Getting to the Barclays Center will likely be a challenge for the deep-rooted Islanders fans in Long Island, but MTA and LIRR transportation will bring a perfect mixture of Brooklynites and Long Islanders to the arena with ease.
For years, Islanders fans were accustomed to driving out to Nassau Coliseum or taking the LIRR to Mineola in order to see their favorite team. Even though the commute to see the Islanders will be that much more complicated for natives of Long Island come 2015, the LIRR offers many viable options for a relaxed commute. While fans that live near the Port Washington line will be at an extreme disadvantage in terms of making their way out to the arena, the average LIRR traveler will get to the Barclays Center in the same amount of time that it takes one to get to MSG using the same mode of transportation.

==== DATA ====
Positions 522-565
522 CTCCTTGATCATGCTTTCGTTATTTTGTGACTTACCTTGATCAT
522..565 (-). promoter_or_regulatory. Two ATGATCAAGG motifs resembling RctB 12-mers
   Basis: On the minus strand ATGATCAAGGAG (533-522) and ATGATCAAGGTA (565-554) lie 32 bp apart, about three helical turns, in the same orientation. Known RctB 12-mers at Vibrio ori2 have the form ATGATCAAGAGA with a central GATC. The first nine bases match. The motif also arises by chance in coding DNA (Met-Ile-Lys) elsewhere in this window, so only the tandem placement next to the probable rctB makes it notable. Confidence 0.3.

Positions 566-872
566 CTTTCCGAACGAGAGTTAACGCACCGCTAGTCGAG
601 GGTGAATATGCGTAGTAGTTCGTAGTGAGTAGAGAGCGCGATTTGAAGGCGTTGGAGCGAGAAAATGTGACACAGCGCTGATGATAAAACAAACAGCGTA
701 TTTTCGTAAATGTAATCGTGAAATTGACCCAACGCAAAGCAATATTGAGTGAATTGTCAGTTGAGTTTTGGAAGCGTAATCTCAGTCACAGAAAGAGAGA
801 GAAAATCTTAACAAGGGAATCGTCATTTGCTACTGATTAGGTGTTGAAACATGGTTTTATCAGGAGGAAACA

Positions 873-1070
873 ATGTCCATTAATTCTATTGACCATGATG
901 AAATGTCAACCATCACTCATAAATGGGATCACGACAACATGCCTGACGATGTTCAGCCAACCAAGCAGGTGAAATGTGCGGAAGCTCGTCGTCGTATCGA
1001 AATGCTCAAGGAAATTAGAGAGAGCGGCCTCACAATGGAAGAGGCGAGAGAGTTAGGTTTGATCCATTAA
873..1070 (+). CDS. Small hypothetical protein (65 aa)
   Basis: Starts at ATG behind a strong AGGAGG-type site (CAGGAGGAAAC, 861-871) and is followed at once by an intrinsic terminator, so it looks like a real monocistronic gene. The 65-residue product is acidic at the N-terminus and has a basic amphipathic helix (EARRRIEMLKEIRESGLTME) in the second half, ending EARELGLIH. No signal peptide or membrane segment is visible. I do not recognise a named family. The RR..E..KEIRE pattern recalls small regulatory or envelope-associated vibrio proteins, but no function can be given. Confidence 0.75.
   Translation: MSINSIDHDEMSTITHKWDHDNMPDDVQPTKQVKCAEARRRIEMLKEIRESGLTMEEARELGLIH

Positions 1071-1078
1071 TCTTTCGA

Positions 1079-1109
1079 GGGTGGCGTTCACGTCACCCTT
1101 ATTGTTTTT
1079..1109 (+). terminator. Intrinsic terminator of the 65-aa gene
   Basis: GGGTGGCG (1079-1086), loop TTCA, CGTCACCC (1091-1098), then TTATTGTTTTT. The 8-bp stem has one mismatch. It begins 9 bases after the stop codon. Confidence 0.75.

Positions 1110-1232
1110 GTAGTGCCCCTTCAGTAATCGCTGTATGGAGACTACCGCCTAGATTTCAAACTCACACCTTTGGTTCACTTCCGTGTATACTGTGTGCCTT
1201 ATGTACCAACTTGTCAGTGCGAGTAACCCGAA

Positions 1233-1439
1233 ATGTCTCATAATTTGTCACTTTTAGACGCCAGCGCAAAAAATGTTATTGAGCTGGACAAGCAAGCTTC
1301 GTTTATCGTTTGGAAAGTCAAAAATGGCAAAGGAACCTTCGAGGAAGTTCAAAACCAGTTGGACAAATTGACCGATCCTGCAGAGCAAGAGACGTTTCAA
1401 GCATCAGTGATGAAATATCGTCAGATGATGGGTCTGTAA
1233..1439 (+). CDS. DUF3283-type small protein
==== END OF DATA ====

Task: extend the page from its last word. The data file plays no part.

On the other hand, the MTA will offer another form of transportation for Islanders and hockey fans that live in the five boroughs. As it stands right now, the Barclays Center has nine different lines (2, 3, 4, 5, B, D, N, Q, & R) that can offer its commuters easy access to the arena. Fans from Queens will have access to the Q, R, and N lines which could get individuals to the arena in under two hours depending on where one is traveling from.
All in all, transportation for the average Long Islander will undoubtedly be increased and will require quite a bit of dedication to travel to and from Brooklyn, especially on a weekday. Much like the area surrounding Madison Square Garden, parking will be hard to find in the surrounding area unless one has the money to shell out for expensive parking garages. However, for those that are willing to sacrifice the time and effort to get to Brooklyn via mass transportation, the LIRR and MTA will offer a form of transportation that will allow the average fan to kick back and enjoy their evening ride home.
Availability of Amenities
Nassau Coliseum might have been surrounding by a huge parking lot and tons of concrete, but the Barclays Center will offer its visitors a number of venues to frequent before and after hockey games.